Currently the complex features two youth-sized fields with removable mounds to allow for softball. The adjoining space where the third diamond would be constructed is currently a grass field used for T-ball games.

The addition of a third field would greatly help ECLL with scheduling logistics, Plinski said. Two club organizations — the Junior Baseball Organization and Showtime Baseball Club — also schedule league games and practices at the Schmid fields.

ECLL plays games at Hathaway Park, Pendleton Fields, Bill Hamllik Park, Goot Park and Malfait Sports Complex in addition to the George Schmid fields.

“Right now we’re jam-packed for fields,” Plinski said. “Each team has to scratch one or two games a year because of rainouts that can’t get rescheduled. Practices are affected, too. Teams can’t get on the fields to practice as often as they’d like because field space isn’t available. Right now we’re spread all over the city, but it would be nice to have it mostly all consolidated in one place.”

The addition of lights would greatly increase the league’s scheduling options and make the complex much more attractive for major tournaments, according to Plinski.

“The lights are a huge thing,” said. “We could stack games up during the week and weekends. Plus, imagine being 8 or 9 years old and playing under the lights on a Friday night. That’s a cool feeling for the kids. It adds to the excitement and big-league experience. And the tournaments are a big deal in the baseball and softball worlds. It’s exciting to have all of that energy and all those people watching games at one venue.”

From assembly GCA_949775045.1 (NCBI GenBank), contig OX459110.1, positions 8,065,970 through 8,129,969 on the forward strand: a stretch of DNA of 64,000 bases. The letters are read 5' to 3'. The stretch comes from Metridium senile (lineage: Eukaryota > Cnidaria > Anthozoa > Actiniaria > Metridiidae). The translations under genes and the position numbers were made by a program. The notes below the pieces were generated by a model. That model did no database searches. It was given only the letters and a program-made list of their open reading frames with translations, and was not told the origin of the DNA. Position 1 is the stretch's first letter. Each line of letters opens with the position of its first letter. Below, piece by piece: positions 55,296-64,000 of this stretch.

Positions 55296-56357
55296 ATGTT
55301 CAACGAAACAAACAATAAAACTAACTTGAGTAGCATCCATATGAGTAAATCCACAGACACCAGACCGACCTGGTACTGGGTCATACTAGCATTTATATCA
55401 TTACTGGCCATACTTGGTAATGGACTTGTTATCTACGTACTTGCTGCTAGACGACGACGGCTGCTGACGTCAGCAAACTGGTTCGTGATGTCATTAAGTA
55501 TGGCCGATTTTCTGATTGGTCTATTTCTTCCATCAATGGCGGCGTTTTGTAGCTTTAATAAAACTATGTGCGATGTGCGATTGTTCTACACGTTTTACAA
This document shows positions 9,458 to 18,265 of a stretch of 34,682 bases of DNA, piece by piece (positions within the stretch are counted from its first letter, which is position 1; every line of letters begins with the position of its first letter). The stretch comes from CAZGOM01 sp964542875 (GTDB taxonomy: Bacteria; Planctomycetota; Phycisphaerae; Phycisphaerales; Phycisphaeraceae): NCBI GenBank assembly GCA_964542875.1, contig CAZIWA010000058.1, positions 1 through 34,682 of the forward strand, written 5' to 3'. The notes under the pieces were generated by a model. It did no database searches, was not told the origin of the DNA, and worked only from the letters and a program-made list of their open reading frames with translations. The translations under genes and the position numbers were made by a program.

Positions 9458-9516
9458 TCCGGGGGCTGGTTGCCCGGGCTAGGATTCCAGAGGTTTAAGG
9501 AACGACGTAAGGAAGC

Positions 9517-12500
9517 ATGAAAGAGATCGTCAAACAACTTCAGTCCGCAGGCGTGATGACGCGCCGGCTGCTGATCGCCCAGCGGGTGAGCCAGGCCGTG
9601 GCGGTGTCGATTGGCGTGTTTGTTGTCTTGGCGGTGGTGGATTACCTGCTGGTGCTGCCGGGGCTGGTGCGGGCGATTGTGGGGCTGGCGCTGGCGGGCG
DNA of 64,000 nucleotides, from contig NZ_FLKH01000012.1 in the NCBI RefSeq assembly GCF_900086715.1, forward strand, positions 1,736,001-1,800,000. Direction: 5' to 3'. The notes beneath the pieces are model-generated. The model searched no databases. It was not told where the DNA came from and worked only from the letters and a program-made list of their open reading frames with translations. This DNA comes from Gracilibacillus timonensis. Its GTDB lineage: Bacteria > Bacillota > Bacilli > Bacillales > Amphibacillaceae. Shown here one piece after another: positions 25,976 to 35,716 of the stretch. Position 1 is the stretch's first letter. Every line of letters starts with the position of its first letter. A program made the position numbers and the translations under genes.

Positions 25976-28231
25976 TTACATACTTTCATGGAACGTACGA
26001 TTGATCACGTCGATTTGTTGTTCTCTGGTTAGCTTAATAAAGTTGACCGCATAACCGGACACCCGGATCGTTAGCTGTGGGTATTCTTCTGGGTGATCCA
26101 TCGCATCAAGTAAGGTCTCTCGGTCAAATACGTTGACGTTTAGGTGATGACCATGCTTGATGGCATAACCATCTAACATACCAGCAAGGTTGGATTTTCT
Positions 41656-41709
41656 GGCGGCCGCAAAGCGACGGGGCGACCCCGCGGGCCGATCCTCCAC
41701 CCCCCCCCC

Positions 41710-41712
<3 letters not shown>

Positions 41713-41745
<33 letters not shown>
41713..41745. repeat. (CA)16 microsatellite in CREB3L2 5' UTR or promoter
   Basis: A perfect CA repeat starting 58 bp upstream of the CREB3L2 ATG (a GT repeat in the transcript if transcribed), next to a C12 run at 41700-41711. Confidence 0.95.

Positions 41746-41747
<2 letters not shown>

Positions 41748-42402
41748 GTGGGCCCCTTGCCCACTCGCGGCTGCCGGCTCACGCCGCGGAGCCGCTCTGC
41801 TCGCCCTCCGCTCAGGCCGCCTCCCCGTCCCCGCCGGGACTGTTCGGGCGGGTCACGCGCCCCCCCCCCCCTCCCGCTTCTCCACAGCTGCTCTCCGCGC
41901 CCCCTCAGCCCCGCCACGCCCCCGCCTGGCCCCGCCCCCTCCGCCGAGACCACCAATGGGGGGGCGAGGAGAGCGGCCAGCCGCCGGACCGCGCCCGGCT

The addition of toilets and a concession stand would also “add to the experience for families,” Plinski said.

“Right now we have port-a-potties out there, and we all know how those go. To have flushable toilets where people can wash their hands, that’s one thing that people would expect,” he said. “Right now there’s no running water or electricity out there. Everything we do for food is trucked in, and we run things off of generators. Most parents get off of work at 5 p.m. and come to games hungry, so it’s nice to be able to order a hot dog or hamburger or a cup of coffee on a hot day. It wouldn’t be a huge money-maker, but it would be a nice convenience.”

The agreement with the school district is a consolidation of a series of similar pacts dated 2003, 2005, 2008 and 2016.

The new 25-year agreement calls for the continued use of the school district’s property by the city.

“It’s a way for us to have a really strong partnership. That’s why I think it’s important,” said Washougal School District superintendent Mary Templeton. “The fields get used and the city maintains them and we own them, and it’s a nice partnership. Think about who’s playing on those fields. It’s the youth. Every kid that has an opportunity to participate in an activity and be out there with other kids and building team and soft skills (such as) collaboration, coordination, problem solving — that’s what they’re learning over there on those fields — only benefits all of us in the school district and the community.”